Laura Hibbler, Editor
The RUSA History Genealogy Achievement Award committee met (in person at ALA Midwinter and virtually). The Committee finalized the citation for their award winner, Michele C. McNabb, Library Manager, Genealogy Center, Museum of Danish America.
RUSA History Genealogy Pre Conference Planning committee had a successful pre-conference with about 100 attendees. The speakers and topics were:
- “Seventeenth-Century New England Research,” Lindsay Fulton, from the New England Historic Genealogical Society
- “Migrations Out of New England,” Christopher C. Child, from New England Historic Genealogical Society
- “Learning about ‘Good’ Genealogy: Educational Opportunities and Testing,” Elissa Scalise Powell, CG , CGL
The New England Historic Genealogical Society invited all attendees to a tour of their facilities, followed by a reception.
History Section members enjoyed an informal meet-up during ALA Midwinter, at Jaho Coffee Roaster and Wine Bar.
Approximately 18 people attended the History Section’s tour of the Boston Athenaeum at ALA Midwinter.
RUSA History Librarians Discussion Group held an excellent session during ALA Midwinter. Eileen M. Bentsen, Baylor University Libraries, writes with the following notes about the discussion:
The Discussion Group (DG) focused on two topics of interest to members: digital tools for history, and the ACRL Framework and RUSA IL Guidelines for UG History Students: Beyond the Classroom. Both topics generated lively and useful discussion among the attendees who represented public, academic, and special libraries, historical societies and museums, and individuals from tech start ups wanting to work with history librarians to better promote services, collections, and tools.
Eileen Bentsen (convener of the DG) opened the digital tools portion of the discussion by sharing the “Tools” page from her colleague’s LibGuide on digital scholarship tools – chosen because they are all freely available on the web and most don’t require a long learning curve (Megan Martinsen. Digital Scholarship: Tools, http://researchguides.baylor.edu/c.php?g=399080&p=2712185). Discussion followed on what each tool could do, who might have used them, and a list of other tools and sites recommended from the attendees.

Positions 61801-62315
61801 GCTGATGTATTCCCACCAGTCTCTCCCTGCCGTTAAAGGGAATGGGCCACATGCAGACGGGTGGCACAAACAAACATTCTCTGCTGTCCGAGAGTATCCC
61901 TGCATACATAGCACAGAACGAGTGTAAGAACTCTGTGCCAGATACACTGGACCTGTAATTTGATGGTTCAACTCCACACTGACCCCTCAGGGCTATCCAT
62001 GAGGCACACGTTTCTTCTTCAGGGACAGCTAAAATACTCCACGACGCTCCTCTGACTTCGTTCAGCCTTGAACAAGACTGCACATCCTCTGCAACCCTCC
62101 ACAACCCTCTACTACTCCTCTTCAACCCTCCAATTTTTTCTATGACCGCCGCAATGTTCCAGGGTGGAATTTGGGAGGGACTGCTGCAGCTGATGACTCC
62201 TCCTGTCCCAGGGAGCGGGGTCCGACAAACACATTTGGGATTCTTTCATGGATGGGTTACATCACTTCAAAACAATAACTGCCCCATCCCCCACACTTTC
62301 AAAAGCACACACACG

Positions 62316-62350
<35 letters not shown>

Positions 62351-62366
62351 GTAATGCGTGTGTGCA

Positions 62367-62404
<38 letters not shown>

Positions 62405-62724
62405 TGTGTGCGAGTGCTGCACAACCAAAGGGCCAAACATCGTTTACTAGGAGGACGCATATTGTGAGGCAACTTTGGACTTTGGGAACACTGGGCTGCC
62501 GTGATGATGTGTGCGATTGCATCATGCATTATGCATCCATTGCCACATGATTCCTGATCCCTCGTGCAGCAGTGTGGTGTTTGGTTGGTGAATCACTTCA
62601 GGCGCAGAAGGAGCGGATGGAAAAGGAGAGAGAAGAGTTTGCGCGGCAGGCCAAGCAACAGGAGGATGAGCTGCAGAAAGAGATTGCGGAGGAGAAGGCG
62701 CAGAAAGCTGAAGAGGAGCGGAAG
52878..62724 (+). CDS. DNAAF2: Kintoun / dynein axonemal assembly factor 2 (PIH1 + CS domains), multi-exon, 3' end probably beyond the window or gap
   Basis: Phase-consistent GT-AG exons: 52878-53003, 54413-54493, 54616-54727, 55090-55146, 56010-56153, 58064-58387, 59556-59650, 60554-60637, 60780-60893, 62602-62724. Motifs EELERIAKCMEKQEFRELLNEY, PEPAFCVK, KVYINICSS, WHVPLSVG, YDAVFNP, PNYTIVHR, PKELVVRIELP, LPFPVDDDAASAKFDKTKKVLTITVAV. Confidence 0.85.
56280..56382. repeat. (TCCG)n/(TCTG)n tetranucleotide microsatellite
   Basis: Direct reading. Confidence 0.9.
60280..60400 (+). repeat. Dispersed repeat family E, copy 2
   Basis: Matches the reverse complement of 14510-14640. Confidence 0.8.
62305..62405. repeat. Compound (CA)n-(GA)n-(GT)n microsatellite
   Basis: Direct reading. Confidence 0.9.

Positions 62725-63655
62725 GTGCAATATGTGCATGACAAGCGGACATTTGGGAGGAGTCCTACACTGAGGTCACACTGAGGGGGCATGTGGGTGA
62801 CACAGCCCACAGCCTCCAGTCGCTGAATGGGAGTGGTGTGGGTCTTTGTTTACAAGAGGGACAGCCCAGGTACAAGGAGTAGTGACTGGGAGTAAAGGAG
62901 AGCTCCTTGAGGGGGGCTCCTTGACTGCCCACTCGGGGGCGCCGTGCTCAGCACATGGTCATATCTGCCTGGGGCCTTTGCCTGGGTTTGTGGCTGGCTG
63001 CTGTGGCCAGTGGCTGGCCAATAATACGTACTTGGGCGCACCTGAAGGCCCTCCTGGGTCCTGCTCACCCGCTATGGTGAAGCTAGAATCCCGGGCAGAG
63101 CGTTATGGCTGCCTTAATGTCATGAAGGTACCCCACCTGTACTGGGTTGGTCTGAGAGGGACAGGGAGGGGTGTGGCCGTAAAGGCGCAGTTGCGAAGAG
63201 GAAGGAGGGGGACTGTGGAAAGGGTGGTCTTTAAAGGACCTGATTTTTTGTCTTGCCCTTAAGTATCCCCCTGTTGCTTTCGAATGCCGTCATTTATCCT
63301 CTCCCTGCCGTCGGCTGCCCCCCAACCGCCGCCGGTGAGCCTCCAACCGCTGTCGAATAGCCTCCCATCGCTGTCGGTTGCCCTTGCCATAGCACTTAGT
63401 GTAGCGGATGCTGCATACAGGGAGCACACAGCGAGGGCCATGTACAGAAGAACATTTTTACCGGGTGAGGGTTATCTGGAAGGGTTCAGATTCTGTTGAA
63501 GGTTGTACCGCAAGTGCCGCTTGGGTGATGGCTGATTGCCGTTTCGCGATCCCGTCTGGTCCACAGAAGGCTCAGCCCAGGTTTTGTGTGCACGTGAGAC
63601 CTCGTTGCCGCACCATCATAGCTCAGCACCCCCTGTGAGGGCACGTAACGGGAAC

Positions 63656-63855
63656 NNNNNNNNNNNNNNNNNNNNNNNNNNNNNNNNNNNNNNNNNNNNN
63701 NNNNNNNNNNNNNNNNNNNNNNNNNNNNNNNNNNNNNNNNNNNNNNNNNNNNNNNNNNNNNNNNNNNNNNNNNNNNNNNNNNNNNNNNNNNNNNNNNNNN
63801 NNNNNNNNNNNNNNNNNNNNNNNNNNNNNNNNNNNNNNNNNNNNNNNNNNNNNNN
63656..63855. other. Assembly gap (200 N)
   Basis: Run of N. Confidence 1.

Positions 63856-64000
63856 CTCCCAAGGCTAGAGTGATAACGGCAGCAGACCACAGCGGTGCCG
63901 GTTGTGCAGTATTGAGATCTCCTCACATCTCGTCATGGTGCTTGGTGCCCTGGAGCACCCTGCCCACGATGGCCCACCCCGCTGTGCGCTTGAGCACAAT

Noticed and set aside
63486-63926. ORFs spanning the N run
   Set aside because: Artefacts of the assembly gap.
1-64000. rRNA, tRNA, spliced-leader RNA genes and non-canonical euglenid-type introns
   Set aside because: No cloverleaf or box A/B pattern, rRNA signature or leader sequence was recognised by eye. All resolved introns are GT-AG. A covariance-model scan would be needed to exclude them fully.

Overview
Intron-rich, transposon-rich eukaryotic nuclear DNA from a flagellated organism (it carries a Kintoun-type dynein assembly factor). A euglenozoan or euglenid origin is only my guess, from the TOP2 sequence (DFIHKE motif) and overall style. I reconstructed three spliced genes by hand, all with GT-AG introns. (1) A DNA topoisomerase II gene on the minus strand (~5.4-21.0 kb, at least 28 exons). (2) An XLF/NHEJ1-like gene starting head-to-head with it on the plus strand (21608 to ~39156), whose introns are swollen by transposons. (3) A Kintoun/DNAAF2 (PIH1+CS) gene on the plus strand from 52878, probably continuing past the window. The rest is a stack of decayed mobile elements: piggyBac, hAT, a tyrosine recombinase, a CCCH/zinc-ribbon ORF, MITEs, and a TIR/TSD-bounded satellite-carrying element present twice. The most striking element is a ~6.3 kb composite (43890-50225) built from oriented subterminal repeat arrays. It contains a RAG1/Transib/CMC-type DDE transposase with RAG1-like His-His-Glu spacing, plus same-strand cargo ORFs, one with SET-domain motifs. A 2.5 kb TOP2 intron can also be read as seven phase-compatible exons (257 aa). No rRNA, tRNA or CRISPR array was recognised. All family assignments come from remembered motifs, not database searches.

Many of the institutions present did not have a digital humanities librarian working within or with their institution and the website The Programming Historian (http://dhcommons.org) was recommended as a good starting place for independent learning. It was also suggested that the links provided during this discussion be added to the existing Library of Congress and/or Digital Public Library of America web site. Eileen agreed to follow up on this.
The group next moved on to a discussion of the ACRL Framework, ACRL IL Guidelines, and RUSA IL Guidelines for UG History Majors and how to move the use of these tools beyond the traditional classroom. Copies of all three documents were shared among those present. Attendees focused on the “scholarship as conversation” portion of the ACRL Framework and how this aspect would be most useful in non-academic settings as a way to address several common issues. Issues included:
- incorporating these items (esp. the RUSA IL Guidelines) in the teacher training workshops that many of the institutions participated in
- introducing these documents into discussions with educators, board members, and other stakeholders as a means of demonstrating the authority and ownership librarians, archivists, and library staff have in the educational mission of the institution
- could the Guidelines be used as the design principle in designing an institution’s website
- use the Guidelines and Framework with State History Day organizers to provide a more realistic time schedule for the research involved in these projects
Among the topics which generated the most discussion was the use of these documents as a tool to explain the ethical issues involved when working with primary source materials.
A full list of links is posted on ALA Connect at http://connect.ala.org/node/249210 and will be mailed to attendees. Other methods of dissemination are also being considered.